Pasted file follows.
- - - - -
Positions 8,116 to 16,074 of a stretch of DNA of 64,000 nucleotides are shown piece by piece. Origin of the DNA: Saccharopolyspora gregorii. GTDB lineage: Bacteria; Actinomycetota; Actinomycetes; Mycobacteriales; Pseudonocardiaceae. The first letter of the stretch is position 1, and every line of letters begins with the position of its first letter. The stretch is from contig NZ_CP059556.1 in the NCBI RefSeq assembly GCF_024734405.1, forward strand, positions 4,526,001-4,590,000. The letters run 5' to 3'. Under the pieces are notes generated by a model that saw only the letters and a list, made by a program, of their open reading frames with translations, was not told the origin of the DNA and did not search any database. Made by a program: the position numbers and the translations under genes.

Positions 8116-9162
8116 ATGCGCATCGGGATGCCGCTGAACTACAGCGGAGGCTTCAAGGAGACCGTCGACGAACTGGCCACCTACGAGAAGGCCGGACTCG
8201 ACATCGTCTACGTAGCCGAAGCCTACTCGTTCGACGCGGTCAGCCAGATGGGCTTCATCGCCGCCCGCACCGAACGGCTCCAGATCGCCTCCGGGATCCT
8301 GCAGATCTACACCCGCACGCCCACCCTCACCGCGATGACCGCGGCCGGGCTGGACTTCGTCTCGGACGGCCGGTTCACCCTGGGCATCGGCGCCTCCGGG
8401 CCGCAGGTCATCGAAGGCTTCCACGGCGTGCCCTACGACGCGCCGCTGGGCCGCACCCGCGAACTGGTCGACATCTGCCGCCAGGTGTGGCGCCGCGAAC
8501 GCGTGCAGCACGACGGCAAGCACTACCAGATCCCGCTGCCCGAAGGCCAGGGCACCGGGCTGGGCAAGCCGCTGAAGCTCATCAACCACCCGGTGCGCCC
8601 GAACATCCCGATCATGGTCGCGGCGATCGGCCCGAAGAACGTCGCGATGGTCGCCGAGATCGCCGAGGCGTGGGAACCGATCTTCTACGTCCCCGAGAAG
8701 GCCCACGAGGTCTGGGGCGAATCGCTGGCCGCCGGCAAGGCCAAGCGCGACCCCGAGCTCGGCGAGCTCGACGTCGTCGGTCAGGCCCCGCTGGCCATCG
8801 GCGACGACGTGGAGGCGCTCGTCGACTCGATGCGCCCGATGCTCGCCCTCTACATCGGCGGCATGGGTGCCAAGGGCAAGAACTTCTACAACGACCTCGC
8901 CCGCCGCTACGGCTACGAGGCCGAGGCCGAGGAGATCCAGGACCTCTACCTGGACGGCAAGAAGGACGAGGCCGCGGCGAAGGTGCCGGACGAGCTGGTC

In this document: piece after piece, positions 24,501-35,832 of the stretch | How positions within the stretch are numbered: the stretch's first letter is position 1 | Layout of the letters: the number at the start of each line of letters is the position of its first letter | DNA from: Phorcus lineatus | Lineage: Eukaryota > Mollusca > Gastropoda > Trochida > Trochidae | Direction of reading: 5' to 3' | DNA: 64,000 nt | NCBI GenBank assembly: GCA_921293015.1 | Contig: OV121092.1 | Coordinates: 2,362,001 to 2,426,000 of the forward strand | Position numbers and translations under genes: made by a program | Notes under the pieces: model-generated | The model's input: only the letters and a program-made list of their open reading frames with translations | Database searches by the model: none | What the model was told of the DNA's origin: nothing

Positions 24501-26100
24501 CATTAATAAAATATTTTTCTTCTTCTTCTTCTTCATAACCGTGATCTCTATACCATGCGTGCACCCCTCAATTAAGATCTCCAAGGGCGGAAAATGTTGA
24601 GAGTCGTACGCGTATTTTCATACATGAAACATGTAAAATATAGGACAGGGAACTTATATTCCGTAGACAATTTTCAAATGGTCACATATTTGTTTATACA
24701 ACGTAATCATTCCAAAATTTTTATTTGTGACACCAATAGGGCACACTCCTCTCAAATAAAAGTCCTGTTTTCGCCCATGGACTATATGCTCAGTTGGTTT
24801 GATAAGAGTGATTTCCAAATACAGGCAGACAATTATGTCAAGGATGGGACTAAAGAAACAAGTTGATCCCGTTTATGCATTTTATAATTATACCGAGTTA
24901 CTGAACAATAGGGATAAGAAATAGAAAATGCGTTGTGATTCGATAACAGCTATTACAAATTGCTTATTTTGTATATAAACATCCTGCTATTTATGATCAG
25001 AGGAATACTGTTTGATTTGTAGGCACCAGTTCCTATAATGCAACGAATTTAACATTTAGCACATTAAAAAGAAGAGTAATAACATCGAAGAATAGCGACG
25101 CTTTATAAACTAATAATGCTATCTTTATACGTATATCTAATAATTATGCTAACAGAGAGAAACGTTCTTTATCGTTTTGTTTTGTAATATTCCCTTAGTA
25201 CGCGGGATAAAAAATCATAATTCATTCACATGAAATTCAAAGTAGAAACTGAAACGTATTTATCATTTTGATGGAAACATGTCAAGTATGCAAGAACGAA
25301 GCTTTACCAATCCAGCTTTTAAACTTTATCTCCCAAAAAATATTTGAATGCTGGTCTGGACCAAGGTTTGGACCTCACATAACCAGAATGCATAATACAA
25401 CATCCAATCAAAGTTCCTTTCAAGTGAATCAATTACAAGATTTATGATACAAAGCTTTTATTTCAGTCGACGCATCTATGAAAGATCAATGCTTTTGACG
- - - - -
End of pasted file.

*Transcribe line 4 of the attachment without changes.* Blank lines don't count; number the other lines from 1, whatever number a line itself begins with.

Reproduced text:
8201 ACATCGTCTACGTAGCCGAAGCCTACTCGTTCGACGCGGTCAGCCAGATGGGCTTCATCGCCGCCCGCACCGAACGGCTCCAGATCGCCTCCGGGATCCT